Americans with Disabilities Act: A Guide for People with Disabilities Seeking Employment (NUREG/BR-0462)
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Date Published: September 2009
Office of Small Business and Civil Rights
U.S. Nuclear Regulatory Commission
Washington, DC 20555-0001
There are more opportunities now than ever before for people who are receiving SSDI and SSI benefits to learn job skills and find permanent employment. If you are seeking a job or are new to the workforce, you should become familiar with the Americans with Disabilities Act of 1990 (ADA), a Federal civil rights law designed to prevent discrimination and enable individuals with disabilities to participate fully in all aspects of society. One fundamental principle of the ADA is that individuals with disabilities who want to work and are qualified to work must have an equal opportunity to work. Toward that end, this brochure answers the following questions about employment rights under the ADA:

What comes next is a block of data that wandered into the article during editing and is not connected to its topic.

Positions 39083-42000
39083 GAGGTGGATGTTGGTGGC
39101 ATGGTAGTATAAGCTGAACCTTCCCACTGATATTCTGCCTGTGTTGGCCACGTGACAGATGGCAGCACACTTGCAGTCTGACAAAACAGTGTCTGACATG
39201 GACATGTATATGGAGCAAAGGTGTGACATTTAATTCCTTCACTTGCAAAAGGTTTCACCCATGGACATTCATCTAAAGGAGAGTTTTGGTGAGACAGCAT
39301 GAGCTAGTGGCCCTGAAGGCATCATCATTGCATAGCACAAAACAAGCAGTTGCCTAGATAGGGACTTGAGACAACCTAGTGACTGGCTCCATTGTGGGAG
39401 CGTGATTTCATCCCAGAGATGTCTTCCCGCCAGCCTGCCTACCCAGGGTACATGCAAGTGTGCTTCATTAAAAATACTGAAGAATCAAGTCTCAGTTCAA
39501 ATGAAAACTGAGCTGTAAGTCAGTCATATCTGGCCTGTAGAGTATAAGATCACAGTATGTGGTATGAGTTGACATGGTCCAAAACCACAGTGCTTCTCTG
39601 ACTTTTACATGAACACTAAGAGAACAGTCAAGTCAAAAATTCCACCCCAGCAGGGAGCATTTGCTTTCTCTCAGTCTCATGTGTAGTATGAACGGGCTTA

- How do I know if I am protected by the ADA?
- What are my rights under the ADA?
- What is a "reasonable accommodation"?
- What should I do if I think I might need a reasonable accommodation?
- How do I request a reasonable accommodation?
- What happens after I make a request for a reasonable accommodation?
- What should I do if I think my ADA rights have been violated?
- Is there any cost to file a charge?
- Do I need a lawyer to file a charge?
- What happens after I file a charge with the EEOC?
For related information, see Civil Rights and Employment Discrimination Complaint Process.
Page Last Reviewed/Updated Wednesday, March 24, 2021